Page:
This past weekend I was fortunate enough to have an opportunity to take part in something new for me: a writers’ retreat. I didn’t attend the first one the Ascribe writers’ group had organized because I figured, hey, I can write by myself at home any time, can’t I? But after listening to the comments made by members when the group met up after the retreat, I realized I had missed the point.
The point of a writers’ retreat is to get away for the sole purpose of doing nothing but concentrating on your writing. Seems fairly obvious, right? What I didn’t think about – until I took note of what I did in the same time the group was away, were all the interruptions that occur in the course of writing at home. Most of them are so automatic you don’t even notice them: making a meal, running to the store for something last minute, doing that chore on the weekend you didn’t have time to get to during the week, gassing up the car, returning library books. The list goes on, full of little weekend projects and chores that stop the flow of creativity before it even gets a chance to get started. All those little jobs that call out to be done, all those little snippets of time add up, and before you know it, the weekend is ending, and once again you never got to work on that blog, short story, or novel.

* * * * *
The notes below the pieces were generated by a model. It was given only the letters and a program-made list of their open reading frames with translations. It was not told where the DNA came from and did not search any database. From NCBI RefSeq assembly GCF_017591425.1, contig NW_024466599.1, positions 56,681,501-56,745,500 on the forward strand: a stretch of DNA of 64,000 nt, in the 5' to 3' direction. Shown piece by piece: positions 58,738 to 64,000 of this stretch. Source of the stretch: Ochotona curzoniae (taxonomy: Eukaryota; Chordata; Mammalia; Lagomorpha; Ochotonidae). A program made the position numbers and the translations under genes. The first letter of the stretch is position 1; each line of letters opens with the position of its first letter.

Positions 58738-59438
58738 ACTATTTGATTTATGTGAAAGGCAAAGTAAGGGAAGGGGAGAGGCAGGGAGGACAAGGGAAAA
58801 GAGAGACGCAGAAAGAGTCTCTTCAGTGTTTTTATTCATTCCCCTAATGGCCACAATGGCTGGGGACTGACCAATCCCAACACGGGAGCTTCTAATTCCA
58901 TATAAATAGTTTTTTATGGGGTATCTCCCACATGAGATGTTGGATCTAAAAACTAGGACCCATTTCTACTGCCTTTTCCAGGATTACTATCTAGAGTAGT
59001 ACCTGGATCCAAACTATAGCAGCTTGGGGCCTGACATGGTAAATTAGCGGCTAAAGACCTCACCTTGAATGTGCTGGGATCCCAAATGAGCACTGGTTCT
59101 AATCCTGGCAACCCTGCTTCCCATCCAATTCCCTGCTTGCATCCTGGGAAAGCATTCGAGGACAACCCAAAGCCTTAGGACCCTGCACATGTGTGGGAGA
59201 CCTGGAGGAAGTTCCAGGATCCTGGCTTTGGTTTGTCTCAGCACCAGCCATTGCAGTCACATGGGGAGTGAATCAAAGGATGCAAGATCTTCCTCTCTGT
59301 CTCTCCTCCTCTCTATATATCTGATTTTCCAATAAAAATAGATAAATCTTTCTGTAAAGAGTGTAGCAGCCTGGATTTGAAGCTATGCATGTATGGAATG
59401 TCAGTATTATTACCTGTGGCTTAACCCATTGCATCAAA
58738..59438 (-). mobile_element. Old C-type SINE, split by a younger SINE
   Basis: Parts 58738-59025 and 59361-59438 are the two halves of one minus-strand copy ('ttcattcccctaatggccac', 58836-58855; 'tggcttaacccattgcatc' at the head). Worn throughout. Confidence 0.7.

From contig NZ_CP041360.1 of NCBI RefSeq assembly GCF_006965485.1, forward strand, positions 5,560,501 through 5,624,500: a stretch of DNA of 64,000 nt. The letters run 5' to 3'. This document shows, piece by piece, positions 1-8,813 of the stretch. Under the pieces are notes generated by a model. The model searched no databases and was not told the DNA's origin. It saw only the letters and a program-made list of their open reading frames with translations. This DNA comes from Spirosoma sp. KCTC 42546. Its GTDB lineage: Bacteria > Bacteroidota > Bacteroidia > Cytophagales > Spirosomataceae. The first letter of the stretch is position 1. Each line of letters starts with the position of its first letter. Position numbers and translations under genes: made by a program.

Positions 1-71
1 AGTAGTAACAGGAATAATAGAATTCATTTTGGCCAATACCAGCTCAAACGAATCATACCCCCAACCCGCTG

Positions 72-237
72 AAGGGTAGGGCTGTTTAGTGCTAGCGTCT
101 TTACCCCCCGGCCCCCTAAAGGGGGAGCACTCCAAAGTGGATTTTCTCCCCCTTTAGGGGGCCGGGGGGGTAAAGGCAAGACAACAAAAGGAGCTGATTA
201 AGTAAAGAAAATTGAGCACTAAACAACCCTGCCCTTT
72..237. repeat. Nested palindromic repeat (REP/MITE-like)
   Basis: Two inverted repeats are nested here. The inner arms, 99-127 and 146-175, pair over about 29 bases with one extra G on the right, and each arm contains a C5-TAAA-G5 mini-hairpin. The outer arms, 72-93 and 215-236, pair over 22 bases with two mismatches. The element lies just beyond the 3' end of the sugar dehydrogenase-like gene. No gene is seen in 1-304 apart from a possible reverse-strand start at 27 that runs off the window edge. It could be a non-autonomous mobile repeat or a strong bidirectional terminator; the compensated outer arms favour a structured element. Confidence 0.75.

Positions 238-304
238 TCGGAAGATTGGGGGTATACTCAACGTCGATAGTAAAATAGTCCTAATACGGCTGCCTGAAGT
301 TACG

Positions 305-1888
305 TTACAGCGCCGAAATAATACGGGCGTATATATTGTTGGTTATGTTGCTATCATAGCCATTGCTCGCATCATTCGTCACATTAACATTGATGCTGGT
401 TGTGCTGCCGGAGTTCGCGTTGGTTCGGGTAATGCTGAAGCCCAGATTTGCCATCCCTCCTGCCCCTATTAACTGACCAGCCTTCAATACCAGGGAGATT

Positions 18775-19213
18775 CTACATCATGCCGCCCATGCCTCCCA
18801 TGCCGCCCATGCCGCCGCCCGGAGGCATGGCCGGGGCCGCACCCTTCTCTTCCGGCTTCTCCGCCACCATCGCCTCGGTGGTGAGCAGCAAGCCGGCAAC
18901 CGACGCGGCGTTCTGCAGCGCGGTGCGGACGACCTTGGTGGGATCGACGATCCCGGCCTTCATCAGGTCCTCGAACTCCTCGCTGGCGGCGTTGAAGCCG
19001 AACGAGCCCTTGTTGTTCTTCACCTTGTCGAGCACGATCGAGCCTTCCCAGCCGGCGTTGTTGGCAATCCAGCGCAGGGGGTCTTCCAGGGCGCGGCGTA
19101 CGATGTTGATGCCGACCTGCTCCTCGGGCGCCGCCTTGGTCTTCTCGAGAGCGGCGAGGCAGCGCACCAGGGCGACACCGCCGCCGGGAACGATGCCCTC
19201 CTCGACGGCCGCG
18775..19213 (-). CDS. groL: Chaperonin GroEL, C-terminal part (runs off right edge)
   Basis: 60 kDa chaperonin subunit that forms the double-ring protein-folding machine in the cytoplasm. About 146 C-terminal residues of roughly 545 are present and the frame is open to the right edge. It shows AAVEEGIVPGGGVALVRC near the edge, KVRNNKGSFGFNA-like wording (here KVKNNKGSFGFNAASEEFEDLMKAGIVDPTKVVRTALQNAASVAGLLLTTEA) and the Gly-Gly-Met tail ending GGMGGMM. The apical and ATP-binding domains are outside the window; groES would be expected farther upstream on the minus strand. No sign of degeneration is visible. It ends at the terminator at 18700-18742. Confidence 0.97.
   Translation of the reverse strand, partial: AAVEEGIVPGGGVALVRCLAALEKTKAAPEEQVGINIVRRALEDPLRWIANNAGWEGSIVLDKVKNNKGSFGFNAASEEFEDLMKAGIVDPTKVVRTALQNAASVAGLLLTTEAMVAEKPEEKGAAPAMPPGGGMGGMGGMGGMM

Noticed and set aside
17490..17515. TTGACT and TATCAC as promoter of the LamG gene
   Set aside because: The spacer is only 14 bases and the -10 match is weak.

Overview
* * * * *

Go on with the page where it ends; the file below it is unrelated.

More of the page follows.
Here’s where a writers’ retreat is brilliant: you are not niggled by guilt to do any small jobs or quick chores; you have a space dedicated to work; and you need not stop for anything except when you feel like taking a break. [Read more…]